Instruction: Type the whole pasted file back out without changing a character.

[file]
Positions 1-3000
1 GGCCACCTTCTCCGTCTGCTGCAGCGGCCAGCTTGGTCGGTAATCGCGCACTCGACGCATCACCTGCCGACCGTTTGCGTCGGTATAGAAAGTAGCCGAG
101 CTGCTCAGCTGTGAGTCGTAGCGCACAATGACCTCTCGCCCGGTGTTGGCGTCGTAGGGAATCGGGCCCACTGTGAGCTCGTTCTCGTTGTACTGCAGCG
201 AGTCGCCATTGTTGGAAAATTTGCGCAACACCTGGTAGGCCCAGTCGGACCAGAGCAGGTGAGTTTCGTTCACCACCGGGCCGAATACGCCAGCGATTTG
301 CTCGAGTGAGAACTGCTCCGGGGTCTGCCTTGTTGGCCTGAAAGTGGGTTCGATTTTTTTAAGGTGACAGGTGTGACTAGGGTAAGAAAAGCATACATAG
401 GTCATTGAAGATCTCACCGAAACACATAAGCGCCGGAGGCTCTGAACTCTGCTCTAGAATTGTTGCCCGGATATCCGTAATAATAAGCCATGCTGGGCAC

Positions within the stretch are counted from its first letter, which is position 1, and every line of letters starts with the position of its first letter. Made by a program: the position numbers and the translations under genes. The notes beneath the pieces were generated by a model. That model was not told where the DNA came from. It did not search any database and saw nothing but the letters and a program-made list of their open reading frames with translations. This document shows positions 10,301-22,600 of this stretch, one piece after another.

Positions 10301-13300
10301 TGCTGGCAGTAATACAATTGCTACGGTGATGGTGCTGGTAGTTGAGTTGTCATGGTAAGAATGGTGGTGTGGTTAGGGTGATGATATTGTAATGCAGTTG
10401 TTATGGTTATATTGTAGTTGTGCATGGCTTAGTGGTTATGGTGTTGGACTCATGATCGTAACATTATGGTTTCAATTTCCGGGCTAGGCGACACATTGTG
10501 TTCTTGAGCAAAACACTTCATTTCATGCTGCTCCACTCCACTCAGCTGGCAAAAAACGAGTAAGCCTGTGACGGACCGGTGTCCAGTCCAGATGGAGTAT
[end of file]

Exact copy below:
Positions 1-3000
1 GGCCACCTTCTCCGTCTGCTGCAGCGGCCAGCTTGGTCGGTAATCGCGCACTCGACGCATCACCTGCCGACCGTTTGCGTCGGTATAGAAAGTAGCCGAG
101 CTGCTCAGCTGTGAGTCGTAGCGCACAATGACCTCTCGCCCGGTGTTGGCGTCGTAGGGAATCGGGCCCACTGTGAGCTCGTTCTCGTTGTACTGCAGCG
201 AGTCGCCATTGTTGGAAAATTTGCGCAACACCTGGTAGGCCCAGTCGGACCAGAGCAGGTGAGTTTCGTTCACCACCGGGCCGAATACGCCAGCGATTTG
301 CTCGAGTGAGAACTGCTCCGGGGTCTGCCTTGTTGGCCTGAAAGTGGGTTCGATTTTTTTAAGGTGACAGGTGTGACTAGGGTAAGAAAAGCATACATAG
401 GTCATTGAAGATCTCACCGAAACACATAAGCGCCGGAGGCTCTGAACTCTGCTCTAGAATTGTTGCCCGGATATCCGTAATAATAAGCCATGCTGGGCAC

Positions within the stretch are counted from its first letter, which is position 1, and every line of letters starts with the position of its first letter. Made by a program: the position numbers and the translations under genes. The notes beneath the pieces were generated by a model. That model was not told where the DNA came from. It did not search any database and saw nothing but the letters and a program-made list of their open reading frames with translations. This document shows positions 10,301-22,600 of this stretch, one piece after another.

Positions 10301-13300
10301 TGCTGGCAGTAATACAATTGCTACGGTGATGGTGCTGGTAGTTGAGTTGTCATGGTAAGAATGGTGGTGTGGTTAGGGTGATGATATTGTAATGCAGTTG
10401 TTATGGTTATATTGTAGTTGTGCATGGCTTAGTGGTTATGGTGTTGGACTCATGATCGTAACATTATGGTTTCAATTTCCGGGCTAGGCGACACATTGTG
10501 TTCTTGAGCAAAACACTTCATTTCATGCTGCTCCACTCCACTCAGCTGGCAAAAAACGAGTAAGCCTGTGACGGACCGGTGTCCAGTCCAGATGGAGTAT